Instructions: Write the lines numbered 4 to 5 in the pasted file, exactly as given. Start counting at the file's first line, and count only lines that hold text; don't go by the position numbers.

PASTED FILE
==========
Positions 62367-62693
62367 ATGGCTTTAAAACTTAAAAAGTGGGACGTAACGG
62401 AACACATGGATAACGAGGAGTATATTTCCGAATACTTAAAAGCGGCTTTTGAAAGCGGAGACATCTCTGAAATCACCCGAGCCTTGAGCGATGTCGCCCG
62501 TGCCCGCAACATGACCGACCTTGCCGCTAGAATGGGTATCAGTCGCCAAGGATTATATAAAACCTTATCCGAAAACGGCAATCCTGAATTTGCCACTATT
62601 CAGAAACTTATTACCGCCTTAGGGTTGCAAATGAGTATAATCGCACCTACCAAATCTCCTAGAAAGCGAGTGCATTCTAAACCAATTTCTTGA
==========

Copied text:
62501 TGCCCGCAACATGACCGACCTTGCCGCTAGAATGGGTATCAGTCGCCAAGGATTATATAAAACCTTATCCGAAAACGGCAATCCTGAATTTGCCACTATT
62601 CAGAAACTTATTACCGCCTTAGGGTTGCAAATGAGTATAATCGCACCTACCAAATCTCCTAGAAAGCGAGTGCATTCTAAACCAATTTCTTGA